§1 On September 11, 2001, for my junior Plan II seminar on Stories of War and Violence, I had visiting me in Austin a noted oral historian, the late Joan Morrison, whose oral history of the 1960’s, From Camelot to Kent State, had just been reissued by Oxford University Press. There was supposed to be a book signing that evening in the UT Coop on Guadalupe just west of the UT Tower and Student Union. Despite the events of the day, we showed up at 7 PM for the book signing, but no one except the Coop employee charged with organizing book signings did. I remember talking with Joan. We both knew to expect the worst. And, looking back nineteen years, I can say now we got something close to that.
§2 Our memorial to the 100th birthday of John Chadwick contained a letter that Chadwick (December 23, 1973) had written to Emmett Bennett during the period when the Greek military junta was in power and would eventually employ a tank against student demonstrators at the Polytekkneion in Athens. Chadwick, unfathomably to me, although I admit to finding certain forms of British rhetorical stances not to my liking, complained that “the student riots followed by a coup” had “curtailed his lectures” and were “a distinct bore.” Be that as it may, Chadwick and Bennett had served in code-breaking operations during WWII. Michael Ventris served as a bomber navigator—anyone flying missions over Europe had a 50-50 chance of surviving. One revered professor who taught me Thucydides twice, ancient historian N.G.L. Hammond, told us stories of times he was with the various partisan factions in northern and northwestern Greece during the Nazi occupation. Dangers and brushes with death were routine. Noted Aegean prehistorian Spyros Iakovidis once reminisced with me about the joyous celebrations he was part of when his partisan forces joined in the liberation of Ioannina. All these men knew what war truly was and acted honorably and bravely in defense of what we consider western freedoms.
§3 What we were called on to do around 9-11 was trivial by comparison. I felt an obligation somehow to maintain an informed, historically based, but nonetheless passionate, commitment to argue against the desire for vengeance that would lead to deploying US military might against poorly chosen targets and lead to a senseless loss of lives, a waste of resources that could be used to better humanity, not debase it, and destabilize a region whose problems seem quite beyond solution at least by our historically and culturally ignorant leadership at the time. I also felt that the small part of the American public that I could reach needed to know that we had not been the nice guys or champions of democratic principles and the spirit of freedom in our foreign policy 1947 onward. (See: https://historynewsnetwork.org/article/12418)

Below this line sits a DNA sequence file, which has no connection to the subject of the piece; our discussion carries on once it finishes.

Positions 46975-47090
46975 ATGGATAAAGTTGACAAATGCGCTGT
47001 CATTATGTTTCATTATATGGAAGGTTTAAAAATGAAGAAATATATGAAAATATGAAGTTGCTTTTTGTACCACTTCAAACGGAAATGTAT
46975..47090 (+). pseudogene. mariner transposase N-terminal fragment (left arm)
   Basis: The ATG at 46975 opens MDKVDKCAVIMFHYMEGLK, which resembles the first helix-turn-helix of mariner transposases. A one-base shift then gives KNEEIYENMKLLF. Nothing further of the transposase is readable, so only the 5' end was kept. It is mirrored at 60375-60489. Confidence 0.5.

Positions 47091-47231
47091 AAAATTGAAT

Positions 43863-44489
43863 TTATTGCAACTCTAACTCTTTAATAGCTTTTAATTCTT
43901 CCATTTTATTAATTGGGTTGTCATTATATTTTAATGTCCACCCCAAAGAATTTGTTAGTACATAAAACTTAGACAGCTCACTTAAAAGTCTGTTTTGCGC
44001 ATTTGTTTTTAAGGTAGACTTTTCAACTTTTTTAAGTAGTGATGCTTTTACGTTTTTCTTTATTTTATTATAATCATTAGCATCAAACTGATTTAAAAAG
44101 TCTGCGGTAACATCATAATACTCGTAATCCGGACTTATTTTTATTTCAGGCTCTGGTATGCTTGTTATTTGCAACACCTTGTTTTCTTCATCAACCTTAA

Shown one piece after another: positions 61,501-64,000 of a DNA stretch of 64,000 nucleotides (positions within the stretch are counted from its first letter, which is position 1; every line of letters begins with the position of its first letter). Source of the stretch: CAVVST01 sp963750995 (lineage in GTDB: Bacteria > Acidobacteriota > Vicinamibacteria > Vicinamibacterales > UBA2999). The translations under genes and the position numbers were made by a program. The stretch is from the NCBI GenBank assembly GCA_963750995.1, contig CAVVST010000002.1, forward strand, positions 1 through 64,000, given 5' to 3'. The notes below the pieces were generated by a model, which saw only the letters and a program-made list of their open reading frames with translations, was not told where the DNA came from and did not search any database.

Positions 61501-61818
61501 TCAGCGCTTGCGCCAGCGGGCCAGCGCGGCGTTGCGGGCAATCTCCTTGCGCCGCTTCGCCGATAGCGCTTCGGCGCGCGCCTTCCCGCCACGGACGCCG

§4 Two years before September 11, 2001, I had started writing reviews and feature pieces for the Times Higher Education (Supplement), which I still do—a forthcoming piece is tentatively scheduled for October 1, 2020. Two weeks after 9-11, my editors asked me for an American perspective on what was going on. As you may read, I gave them substantially the views that José Melena, whom I consider the greatest Mycenologist in the nearly 70 years of Mycenaean studies, shared with me—and I with him. It appeared on 28 September 2001. We reviewed past American foreign policy and the nature of terrorism and then I put forward my conclusion:
We can no longer control our past foreign policy. We can still control the future. We need to make sure that our ideals control our powerful actions.
§5 On October 26, 2001, I wrote a piece that analyzed what was playing out in what we might rightly call the hysteria of the times. It discussed public reaction to a piece my colleague Robert Jensen wrote about how American foreign policy might make people around the world hate us. I had the good fortune to be aware of a similar piece written by Carlos Fuentes. And I have always in my ears the thunderous and holy words of the Reverend Martin Luther King in his speech courageously speaking out against the Vietnam War in Riverside Church NYC April 4, 1967, describing his country, some of yours and mine as “the greatest purveyor of violence in the world.” Nothing the United States has done since then or post 9-11 has disproven Dr. King’s insight.
§6 Still later in 2004 a new journal of Communications Studies asked Jensen and me to write what turned out to be point and counterpoint views of what went on in Texas with public speech about 9-11 in the period leading up and into our preemptive use of military force in our undeclared war against Iraq, justified on the basis of non-existent Weapons of Mass Destruction and leading to such ghastly human rights violations as Abu Ghraib and Guantánamo Bay and the use of extraordinary rendition and enhanced interrogation.
§7 In one of life’s ironies, 9-11 is my brother’s birthday. He is today 74 years young. His name is Mike Palaima. He is a United States Air Force veteran who served in the late 60’s. He is a good man and has been a good brother and a good human being.
§8 When I think about senseless wars our country has wasted human lives and precious resources on, I think about how lucky I am that Vietnam did not take my brother from me. I also think of what Henry Kissinger said at the truly pointless Vietnam summit held at the LBJ Library at UT Austin in 2016 (see my review http://www.miwsr.com/2018-057.aspx ):
“We’ve been involved in five wars since World War II, which we in effect have lost…. So if you enter a war, you should do it for objectives you can state, and if you cannot describe objectives you can sustain, you shouldn’t enter it.”
§9 That is Henry Kissinger speaking, not a Mycenologist who most of the time these days feels like Kurt Vonnegut in his later years, “a man without a country,” at least without a country that tries to do the right thing.